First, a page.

I was excited to see this month that Wisconsin has joined the growing list of states broadening access to epinephrine auto-injectors. Epinephrine auto injectors, commonly known by brand names like EpiPen, can mean the difference between life and death for someone with severe allergies. The new law allows more public facilities, such as amusement parks, restaurants, and sports arenas to stock epinephrine and requires employees to be trained on how to use the auto injectors.
Most people with a severe allergy carry epinephrine with them at all times. It is entirely likely, however, that someone may be unaware that they have a particular allergy. Additionally, some reactions are severe enough that two injections are needed and many people with a severe allergy only carry one. With food allergies on the rise, especially in children, easy access to epinephrine in heavily-trafficked areas like restaurants may prove to be a lifesaver.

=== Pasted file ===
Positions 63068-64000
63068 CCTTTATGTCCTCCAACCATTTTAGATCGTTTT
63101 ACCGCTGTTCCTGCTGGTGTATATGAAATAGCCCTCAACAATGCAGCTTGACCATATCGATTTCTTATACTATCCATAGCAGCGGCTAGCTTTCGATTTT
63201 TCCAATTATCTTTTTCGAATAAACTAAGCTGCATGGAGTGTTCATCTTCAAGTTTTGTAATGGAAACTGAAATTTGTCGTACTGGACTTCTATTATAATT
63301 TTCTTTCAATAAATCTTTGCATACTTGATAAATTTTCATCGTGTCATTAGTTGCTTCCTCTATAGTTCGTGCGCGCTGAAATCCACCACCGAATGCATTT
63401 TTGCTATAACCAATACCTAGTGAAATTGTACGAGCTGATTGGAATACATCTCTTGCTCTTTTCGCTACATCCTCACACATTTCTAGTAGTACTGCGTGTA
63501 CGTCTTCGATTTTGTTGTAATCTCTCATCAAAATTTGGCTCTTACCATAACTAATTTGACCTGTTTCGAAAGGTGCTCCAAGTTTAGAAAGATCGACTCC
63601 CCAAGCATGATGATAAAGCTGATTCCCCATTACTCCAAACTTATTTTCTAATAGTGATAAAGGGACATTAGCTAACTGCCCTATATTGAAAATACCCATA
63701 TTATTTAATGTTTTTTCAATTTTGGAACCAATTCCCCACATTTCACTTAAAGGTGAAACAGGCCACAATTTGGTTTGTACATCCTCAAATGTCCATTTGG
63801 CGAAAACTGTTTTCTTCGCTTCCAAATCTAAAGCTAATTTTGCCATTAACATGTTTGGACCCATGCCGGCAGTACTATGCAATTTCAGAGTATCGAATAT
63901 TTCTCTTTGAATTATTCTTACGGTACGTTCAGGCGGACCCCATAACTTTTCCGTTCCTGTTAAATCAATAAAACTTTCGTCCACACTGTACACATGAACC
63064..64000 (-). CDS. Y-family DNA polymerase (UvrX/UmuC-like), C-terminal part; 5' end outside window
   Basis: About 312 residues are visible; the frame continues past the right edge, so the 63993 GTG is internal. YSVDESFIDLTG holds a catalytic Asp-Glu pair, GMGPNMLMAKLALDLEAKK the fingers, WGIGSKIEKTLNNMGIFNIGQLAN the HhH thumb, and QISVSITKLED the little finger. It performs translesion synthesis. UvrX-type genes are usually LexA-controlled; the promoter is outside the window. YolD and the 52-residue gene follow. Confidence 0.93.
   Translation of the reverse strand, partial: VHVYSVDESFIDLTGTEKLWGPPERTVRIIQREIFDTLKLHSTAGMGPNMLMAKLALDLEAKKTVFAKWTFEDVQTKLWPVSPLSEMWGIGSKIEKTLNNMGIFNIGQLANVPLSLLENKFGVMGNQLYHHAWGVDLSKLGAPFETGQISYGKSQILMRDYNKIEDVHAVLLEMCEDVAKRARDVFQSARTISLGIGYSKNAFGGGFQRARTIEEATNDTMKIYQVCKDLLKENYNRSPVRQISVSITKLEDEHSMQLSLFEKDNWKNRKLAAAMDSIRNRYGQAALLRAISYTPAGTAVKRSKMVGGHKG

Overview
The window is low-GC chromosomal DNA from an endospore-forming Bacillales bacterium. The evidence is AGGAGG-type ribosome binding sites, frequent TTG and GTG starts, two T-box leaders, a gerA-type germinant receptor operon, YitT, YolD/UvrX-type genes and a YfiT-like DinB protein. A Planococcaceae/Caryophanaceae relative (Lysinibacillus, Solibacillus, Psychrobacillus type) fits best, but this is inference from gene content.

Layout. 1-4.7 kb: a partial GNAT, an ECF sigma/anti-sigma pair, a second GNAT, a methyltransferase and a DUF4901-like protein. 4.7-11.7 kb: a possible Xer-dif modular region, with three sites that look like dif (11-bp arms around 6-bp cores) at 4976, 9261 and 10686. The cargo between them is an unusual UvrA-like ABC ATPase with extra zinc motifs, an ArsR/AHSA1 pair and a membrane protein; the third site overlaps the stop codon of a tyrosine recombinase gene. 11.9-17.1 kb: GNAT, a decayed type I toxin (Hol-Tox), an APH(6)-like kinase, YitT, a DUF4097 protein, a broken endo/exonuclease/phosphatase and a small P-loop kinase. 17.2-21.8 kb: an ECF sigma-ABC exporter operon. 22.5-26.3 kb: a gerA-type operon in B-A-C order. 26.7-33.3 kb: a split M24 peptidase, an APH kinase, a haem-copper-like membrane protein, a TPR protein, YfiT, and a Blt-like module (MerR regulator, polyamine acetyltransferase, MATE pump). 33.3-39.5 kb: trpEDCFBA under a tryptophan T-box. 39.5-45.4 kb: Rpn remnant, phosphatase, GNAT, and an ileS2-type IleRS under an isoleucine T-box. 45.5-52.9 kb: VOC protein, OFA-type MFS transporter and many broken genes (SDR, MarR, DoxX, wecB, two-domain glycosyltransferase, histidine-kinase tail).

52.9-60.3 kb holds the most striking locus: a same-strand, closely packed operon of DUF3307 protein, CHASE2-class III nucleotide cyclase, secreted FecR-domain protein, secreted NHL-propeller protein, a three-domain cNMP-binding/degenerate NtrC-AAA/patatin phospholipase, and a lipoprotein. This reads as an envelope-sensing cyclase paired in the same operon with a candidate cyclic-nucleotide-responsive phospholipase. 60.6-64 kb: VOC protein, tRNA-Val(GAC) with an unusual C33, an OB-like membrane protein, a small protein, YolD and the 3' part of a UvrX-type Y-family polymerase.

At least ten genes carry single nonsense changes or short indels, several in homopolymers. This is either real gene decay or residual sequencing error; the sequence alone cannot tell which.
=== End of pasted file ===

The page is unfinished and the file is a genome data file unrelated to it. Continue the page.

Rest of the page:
In states without this new legislation, doctors, nurses, or the allergy sufferer are the only people that can administer epinephrine. It has been recognized, however, that the drug is generally safe and easy to administer, even by people with no medical background.
The new Wisconsin epinephrine law also contains a provision protecting businesses and employees from liability under Good Samaritan protections, similar to AED laws. Before stocking epinephrine auto injectors, businesses should check their local laws and spend time training employees to recognize anaphylaxis and the correct way to use the auto injectors. I also strongly encourage all organizations to follow these important steps when administering medication to children.